We live in the world of duality. Our minds and language itself is full of it. We like to categorise things, distinguish differences between objects, people, concepts. We separate ourselves from our mothers, separate humanity from the rest of nature, and even try to separate our emotions from our rational selves. With each such separation, with each definition, we create new identities, and name them to keep them distinct. When we are one thing, we are not the other.
So what is a person? As Ramana Maharishi would ask, ‘Who am I?’. We each answer this question with our names, what we do for a living, our national, religious, and other identities, and also with the roles we play in life; I am a daughter, a sister, a colleague etc. If one keeps asking we would answer with details about our pasts, our memories and our understanding of our personalities; likes and dislikes. But all of this is mentally defined. What remains when one takes these definitions away? Who are we underneath it all?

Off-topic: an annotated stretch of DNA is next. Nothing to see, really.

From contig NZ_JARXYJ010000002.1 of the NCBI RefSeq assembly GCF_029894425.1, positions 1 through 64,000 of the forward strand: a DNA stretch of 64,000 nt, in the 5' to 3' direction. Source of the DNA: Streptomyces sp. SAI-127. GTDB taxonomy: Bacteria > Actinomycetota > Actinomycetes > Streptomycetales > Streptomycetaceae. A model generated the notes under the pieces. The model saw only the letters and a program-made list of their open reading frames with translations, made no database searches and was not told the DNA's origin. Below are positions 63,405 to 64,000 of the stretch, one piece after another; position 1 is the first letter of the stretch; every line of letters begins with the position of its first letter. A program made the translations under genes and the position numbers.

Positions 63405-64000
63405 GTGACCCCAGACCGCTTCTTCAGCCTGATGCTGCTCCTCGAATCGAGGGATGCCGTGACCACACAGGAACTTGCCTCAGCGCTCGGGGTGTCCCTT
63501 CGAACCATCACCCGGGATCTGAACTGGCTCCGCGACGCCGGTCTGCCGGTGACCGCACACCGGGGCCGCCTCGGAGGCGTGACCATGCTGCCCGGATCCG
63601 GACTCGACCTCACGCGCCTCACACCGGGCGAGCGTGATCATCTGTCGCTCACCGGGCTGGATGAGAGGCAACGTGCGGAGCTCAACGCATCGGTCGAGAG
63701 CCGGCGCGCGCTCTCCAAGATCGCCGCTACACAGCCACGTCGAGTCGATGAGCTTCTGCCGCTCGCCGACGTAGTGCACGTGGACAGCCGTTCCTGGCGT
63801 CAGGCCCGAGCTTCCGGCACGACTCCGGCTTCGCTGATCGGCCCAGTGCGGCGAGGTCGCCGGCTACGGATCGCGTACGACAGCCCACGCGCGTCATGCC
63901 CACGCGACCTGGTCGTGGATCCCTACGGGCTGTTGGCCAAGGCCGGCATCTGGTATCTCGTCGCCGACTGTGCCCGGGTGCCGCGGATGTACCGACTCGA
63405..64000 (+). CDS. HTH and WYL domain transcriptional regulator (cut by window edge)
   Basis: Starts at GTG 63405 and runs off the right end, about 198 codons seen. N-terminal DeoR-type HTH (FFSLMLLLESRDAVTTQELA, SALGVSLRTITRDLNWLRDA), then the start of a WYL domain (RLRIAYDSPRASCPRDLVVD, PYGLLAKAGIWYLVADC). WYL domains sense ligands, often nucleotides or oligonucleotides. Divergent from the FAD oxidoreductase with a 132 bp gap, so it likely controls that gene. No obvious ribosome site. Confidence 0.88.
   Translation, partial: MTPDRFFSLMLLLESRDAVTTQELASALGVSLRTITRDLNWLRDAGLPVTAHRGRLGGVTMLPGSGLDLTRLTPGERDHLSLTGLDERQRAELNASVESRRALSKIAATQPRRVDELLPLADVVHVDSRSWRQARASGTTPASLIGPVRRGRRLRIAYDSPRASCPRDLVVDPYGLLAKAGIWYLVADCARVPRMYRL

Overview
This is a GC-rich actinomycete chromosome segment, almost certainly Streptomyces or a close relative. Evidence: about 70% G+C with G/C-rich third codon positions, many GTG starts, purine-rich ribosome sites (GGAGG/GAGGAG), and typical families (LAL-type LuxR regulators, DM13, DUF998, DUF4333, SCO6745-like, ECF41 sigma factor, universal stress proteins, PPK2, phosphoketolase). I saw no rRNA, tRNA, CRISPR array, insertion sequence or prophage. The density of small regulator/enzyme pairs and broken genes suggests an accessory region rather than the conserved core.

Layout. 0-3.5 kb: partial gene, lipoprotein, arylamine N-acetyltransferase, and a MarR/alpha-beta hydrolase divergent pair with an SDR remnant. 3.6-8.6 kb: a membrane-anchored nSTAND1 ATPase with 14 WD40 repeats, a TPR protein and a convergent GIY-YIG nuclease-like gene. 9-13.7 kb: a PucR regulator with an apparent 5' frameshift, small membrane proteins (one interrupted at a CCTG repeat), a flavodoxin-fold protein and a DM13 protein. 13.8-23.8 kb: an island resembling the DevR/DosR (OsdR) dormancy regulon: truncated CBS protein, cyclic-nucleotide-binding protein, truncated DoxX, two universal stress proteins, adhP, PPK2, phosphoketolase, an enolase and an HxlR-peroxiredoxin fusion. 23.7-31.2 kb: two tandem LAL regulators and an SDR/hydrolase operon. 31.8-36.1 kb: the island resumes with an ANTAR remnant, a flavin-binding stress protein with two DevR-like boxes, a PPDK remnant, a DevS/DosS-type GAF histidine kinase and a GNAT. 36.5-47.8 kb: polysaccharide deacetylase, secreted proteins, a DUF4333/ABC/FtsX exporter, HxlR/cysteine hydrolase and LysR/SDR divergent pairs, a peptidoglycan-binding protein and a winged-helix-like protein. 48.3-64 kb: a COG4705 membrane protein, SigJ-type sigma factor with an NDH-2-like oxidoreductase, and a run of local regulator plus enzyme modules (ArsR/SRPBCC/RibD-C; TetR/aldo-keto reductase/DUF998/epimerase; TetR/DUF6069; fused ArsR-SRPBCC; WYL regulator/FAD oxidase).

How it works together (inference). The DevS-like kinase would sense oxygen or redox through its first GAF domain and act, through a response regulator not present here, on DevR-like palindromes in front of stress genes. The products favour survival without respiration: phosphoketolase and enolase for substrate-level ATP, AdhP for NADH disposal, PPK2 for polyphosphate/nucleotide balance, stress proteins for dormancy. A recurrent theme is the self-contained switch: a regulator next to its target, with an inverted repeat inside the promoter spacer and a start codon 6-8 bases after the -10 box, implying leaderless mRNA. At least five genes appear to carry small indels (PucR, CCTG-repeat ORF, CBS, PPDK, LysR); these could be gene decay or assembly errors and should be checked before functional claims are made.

I think there are two ways of looking at what is left. One is the physical, material and, if you like, the ecological aspect, which would be quite obvious to anyone who wanted to see it. We are all made of the same material. The matter which our body is made of was once in a plant, or in a rock. The water that flows in our blood contains the same molecules of water that a triceratops perhaps drank millions of years ago, and was part of stars even before Earth was formed. The whole Universe is materially connected and Earth more so. It is possible that material sameness, echoes another less tangible connection in cycles of energy. So what we have left after removing mental definitions of ourselves is our connection to the rest of the universe through our physical being and our life energy. This connection, once accessed, can perhaps lead the part of the whole that we are, to behave in harmony with the rest of the whole without getting lost in the distraction of mental fluff. And beyond that connection would be what is called Moksha, Nirvana or Salvation where we become one with the whole, the unity. In this state, there is no duality at all. In religious terms I suppose one would call it merging with god.